When I was fifteen years old, my friends and I hatched a plan to travel cross country as soon as we graduated high school. Money was our ticket out of dodge. I saved every dime from my coffee shop job and we made and sold purses and patchwork dresses at concerts, squirreling away the proceeds in our ‘California’ account. We were doing our damndest to recreate the summer of love and I was going to play the part. Lots of lentils and handmade dresses.
If I got confused or felt adrift or afraid, there were all these things to remind me of who I was in the world-the right clothes, the right music, the right drugs.
Kids and teens do this-try on identity systems-it’s a healthy part of development. Happily, I have since let go of the rigid earth mama identity (as well as the short lived dreadlocks experiment of which all photo evidence has been destroyed)in favor of becoming a whole person.
The thing I’ve noticed though, is that we grown ups do it too. We have a strong inclination to establish a fixed identity and then cling to it like it’s our lifeboat in the ocean of the world.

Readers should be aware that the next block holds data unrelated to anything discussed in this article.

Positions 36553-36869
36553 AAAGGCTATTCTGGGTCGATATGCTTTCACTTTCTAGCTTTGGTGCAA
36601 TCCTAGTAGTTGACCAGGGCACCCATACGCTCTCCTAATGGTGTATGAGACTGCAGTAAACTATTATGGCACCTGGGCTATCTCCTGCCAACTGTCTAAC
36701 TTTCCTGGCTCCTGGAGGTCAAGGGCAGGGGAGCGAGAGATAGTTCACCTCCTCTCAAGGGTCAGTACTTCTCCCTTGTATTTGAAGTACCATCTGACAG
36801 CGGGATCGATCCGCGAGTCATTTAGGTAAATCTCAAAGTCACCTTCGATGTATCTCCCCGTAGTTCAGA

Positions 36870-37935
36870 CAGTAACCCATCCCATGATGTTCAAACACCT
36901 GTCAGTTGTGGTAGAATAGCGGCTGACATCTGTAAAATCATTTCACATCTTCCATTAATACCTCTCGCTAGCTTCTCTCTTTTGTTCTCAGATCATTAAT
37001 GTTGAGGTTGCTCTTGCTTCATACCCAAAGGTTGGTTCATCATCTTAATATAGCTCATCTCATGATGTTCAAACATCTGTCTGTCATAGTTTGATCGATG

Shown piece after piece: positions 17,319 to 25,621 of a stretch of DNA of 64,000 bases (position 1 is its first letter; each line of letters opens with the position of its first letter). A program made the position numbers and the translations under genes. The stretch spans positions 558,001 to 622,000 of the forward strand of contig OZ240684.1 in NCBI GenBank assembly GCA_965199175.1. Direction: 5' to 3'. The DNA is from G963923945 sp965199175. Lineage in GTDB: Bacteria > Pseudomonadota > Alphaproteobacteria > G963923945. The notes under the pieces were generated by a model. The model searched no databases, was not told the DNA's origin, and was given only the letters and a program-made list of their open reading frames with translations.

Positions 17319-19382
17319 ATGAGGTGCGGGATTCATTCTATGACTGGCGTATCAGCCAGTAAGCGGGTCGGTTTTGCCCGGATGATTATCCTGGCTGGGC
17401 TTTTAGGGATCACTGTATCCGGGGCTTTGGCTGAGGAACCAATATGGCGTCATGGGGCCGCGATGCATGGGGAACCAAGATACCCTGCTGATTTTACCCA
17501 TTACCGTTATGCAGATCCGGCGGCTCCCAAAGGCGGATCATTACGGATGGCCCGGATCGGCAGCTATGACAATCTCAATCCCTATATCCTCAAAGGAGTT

Money, being what it is, is a huge way that people identify themselves. I’ve noticed that somewhere along the line, I claimed an identity of someone who doesn’t have much money, isn’t very smart about money, is a little bit above all that “money” stuff.
It’s hugely helpful to be aware of this because it is not how I want to relate to money, nor is it actually true. Thus, I’ve been deliberately moving into a real-time relationship with the energy of money and the energy of material things; based on who I choose to be today.
The way we attach to money and things is not so different from the way that we identify with other labels: rich, poor, strong, fat, depressed, nice, independent, pretty, plain, needy, struggling.
There is nothing wrong with this, per se, without anything to identify with we would feel quite groundless (or perhaps be enlightened to our true nature but who wants that?). The problem comes when we unconsciously cling to identity systems that don’t serve us, that in fact keep us stuck.